Coffee and the Mediterranean diet for brain and heart health

According to research by scientists at the University of Stirling, cultivating edible (ectomycorrhizal) mushrooms can provide a valuable food source for millions of people while capturing up to 12.8 tonnes of carbon dioxide per hectare per year. These mushrooms grow in symbiosis with healthy trees, and their cultivation will not only reduce the need for deforestation of land for other crops. Still, it will also encourage people to plant trees.

A UK Biobank study of more than 60,000 white British and Irish people found that those who most closely followed the Mediterranean diet – rich in seafood and plant-based foods – had up to a 23% lower risk of developing dementia.  In contrast, according to the University of Sydney researchers, women’s stricter adherence to the Mediterranean diet can reduce their risk of heart disease by 24% and their risk of death by 23%.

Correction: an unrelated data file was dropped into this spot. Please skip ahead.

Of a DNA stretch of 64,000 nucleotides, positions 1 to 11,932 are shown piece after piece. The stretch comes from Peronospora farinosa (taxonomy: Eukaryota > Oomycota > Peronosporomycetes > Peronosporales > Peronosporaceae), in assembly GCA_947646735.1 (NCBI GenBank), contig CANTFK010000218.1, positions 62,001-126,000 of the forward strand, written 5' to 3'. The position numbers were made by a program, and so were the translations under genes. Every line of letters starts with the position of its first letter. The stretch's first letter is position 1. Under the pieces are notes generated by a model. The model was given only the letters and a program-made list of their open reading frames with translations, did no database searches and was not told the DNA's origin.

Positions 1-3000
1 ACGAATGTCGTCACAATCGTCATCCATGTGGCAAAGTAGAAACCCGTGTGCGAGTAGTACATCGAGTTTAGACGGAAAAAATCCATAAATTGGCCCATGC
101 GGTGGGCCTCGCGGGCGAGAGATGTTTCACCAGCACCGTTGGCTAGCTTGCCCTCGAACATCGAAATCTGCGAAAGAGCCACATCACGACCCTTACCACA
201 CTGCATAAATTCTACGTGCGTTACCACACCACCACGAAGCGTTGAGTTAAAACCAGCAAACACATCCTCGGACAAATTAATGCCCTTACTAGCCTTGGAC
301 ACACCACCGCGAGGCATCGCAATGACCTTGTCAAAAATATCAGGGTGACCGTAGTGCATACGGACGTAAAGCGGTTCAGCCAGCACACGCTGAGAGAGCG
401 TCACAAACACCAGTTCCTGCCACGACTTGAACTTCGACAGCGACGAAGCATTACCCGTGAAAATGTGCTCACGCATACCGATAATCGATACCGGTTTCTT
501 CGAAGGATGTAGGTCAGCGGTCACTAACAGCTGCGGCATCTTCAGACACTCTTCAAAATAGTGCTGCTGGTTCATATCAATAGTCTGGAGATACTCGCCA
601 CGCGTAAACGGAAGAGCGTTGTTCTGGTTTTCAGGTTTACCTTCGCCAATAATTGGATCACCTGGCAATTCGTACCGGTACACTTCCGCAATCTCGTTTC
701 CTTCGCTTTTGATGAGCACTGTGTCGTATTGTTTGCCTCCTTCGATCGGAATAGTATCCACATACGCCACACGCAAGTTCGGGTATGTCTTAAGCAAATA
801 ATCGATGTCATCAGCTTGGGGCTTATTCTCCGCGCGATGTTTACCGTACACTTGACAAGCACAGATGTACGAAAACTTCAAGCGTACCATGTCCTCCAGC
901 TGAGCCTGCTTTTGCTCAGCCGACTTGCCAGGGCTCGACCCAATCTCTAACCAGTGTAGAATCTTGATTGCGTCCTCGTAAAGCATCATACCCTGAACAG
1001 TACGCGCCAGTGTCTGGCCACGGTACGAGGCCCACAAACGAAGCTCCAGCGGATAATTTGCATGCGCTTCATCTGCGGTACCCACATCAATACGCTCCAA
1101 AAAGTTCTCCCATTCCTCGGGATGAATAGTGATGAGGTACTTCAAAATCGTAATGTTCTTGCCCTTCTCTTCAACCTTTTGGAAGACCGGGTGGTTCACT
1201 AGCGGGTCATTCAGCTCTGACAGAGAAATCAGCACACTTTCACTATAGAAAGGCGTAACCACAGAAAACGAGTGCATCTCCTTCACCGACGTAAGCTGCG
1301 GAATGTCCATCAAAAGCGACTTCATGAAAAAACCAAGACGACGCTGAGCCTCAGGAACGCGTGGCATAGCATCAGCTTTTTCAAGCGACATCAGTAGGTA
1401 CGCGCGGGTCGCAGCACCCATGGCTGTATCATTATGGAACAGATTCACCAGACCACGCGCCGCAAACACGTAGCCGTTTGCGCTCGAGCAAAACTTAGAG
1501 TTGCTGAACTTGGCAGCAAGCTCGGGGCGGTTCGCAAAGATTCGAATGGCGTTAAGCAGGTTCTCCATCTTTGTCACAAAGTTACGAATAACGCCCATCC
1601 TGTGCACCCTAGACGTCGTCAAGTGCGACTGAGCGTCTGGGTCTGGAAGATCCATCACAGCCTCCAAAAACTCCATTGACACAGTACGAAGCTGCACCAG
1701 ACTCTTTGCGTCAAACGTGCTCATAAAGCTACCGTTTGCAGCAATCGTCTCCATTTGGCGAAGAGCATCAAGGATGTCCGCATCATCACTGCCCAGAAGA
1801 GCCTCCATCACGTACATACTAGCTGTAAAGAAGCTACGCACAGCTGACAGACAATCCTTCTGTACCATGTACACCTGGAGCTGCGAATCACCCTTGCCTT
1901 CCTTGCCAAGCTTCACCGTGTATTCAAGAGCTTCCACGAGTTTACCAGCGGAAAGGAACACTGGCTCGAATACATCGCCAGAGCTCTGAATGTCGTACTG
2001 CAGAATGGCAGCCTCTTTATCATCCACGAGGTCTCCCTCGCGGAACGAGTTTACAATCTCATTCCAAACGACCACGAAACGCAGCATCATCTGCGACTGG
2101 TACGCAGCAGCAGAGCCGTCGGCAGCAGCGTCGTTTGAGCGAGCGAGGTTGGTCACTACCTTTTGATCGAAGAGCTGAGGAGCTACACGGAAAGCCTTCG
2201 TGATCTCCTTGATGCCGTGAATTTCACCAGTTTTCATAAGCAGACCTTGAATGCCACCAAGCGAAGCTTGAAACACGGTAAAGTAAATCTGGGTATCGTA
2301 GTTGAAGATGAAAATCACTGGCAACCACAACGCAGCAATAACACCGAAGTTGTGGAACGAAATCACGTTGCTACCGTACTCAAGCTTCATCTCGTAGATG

According to researchers at Imperial College London,  higher levels of caffeine in the blood can help people maintain a slim figure. The study, which involved nearly 10,000 people, found that participants with higher caffeine levels in their plasma had a lower body mass index (BMI) and a lower risk of developing type 2 diabetes. Moderate coffee consumption (two to four cups per day) has also been linked to better brain health and a reduced risk of cognitive decline, as caffeine regulates a neuroprotective brain enzyme.

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